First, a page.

banished to exiled to given rule over Castle Lemongrab. When he rides to the Candy Kingdom to demand subjects to rule, PB first gives him some of her own less productive citizens. “Here are some delinquent youths. Have at.” When this also proves untenable, she makes him a clone of himself to chill with. Slippery slope much? Yes. A slippery slope to despotic cannibalism.
3.) Goliad and Stormo: Eternal Psychic Battle Deathmatch of Eternity. Eternally. : “So, I’m not going to live forever. The science just isn’t there yet.” In the episode Goliad, PB creates Goliad to be her successor. The pink Sphynx lacks the moral character necessary to not become a tyrant, and so she yoinks some of Finn’s DNA and creates Stormo, a griffin who immediately, heroically engages Goliad in an eternal psychic battle. Forever. I have weird feelings about the possible prophetic nature of this scenario. I love PB’s character because of her moral ambiguity, loyalty to friends, and strength of rulership. Her ability to make the hard decisions and take responsibility to do what needs doing for survival is impressive. If Goliad is made of PB’s DNA and Stormo is made from Finn’s, I feel like their eternal battle is either a metaphor for Finn and Bubblegum’s friendship and how they affect and temper one another, or some terrible vision of a future in which they are on opposite sides.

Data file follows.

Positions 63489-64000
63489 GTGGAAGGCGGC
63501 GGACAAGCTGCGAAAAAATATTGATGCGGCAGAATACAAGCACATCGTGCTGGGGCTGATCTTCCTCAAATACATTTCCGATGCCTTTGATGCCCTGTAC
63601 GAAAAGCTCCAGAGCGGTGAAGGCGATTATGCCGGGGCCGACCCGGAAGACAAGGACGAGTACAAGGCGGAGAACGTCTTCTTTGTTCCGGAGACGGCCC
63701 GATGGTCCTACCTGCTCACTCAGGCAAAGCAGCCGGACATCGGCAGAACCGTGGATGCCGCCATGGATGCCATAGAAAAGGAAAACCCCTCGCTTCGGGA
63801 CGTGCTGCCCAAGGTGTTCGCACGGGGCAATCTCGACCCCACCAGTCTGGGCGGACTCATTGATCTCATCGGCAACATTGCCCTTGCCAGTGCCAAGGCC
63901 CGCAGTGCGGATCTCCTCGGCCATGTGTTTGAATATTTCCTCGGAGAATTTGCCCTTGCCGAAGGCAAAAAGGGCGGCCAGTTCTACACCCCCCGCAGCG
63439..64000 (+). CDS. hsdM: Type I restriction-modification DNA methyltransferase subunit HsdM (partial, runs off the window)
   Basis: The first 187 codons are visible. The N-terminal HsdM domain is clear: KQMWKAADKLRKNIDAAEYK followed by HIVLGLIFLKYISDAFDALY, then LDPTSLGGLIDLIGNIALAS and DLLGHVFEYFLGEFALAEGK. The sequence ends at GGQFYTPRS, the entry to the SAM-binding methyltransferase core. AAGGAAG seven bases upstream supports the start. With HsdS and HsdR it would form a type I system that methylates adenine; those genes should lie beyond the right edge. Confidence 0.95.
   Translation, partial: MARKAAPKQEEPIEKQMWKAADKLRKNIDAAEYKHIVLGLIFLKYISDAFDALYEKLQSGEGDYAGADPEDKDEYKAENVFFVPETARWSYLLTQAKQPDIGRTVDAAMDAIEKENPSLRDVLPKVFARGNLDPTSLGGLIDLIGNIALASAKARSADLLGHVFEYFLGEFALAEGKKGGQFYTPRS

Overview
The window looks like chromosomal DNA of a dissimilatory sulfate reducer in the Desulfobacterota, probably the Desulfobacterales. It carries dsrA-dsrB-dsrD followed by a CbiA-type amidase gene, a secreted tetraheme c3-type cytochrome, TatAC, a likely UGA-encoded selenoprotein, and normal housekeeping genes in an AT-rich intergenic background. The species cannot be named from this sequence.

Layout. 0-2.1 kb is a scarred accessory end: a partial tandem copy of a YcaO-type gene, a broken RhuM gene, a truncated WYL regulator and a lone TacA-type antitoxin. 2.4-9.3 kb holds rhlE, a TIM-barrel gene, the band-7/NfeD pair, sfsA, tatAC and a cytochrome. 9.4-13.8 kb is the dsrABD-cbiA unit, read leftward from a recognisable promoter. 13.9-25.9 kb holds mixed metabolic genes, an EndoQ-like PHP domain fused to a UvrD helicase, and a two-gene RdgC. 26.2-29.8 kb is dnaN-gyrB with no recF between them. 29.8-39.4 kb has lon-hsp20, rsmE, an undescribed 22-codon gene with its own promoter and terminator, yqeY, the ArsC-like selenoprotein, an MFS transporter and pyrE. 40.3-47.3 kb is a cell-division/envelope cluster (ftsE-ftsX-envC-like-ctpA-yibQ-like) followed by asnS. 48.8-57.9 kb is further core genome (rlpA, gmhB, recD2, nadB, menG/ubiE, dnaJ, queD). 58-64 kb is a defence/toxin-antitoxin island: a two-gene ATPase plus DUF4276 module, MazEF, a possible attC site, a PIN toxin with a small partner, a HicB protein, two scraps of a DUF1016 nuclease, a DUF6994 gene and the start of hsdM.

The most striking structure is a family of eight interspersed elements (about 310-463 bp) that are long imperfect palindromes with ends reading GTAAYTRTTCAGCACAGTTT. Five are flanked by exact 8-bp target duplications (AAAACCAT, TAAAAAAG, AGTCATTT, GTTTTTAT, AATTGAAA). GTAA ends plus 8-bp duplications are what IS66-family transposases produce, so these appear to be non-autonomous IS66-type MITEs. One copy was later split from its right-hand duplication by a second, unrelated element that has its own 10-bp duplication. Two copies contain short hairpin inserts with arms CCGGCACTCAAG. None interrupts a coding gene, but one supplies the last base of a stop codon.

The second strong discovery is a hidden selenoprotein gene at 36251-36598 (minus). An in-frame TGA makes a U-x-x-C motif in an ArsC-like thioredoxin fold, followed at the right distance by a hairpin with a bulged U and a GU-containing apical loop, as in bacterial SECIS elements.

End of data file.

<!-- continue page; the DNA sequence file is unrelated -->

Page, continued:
4.) BonnibelBot – “I made you a clonebot of me. Enjoy her.” : It was wrong when the Douchebag Club used the BuffyBot, but PB made her poor, infatuated, long-suffering suitor a clonebot-thing of herself to date. I’m just not sure how to feel about that.
5.) Scream, Ice King!: In What Have You Done?, The Ice King has caused an outbreak of Freezer Burn Flu in the Candy Kingdom. Granted, he’s being a butt, but he’s got actual mental health issues and isn’t entirely responsible for his own behavior, and also granted that PB has to look out for her peeps. That said, she’s totally willing to imprison and torture poor old Simon to get the necessary scream to cure the flu. Oh, dang, you guys. PB is hardcore when she needs to be, and she cares so hard about her candy peeps, it’s hard to be mad at her, especially when she feels badly about it later. We all make mistakes, Princess. And … Ice King is unlikely to remember this later … Aw, Simon. Dammit.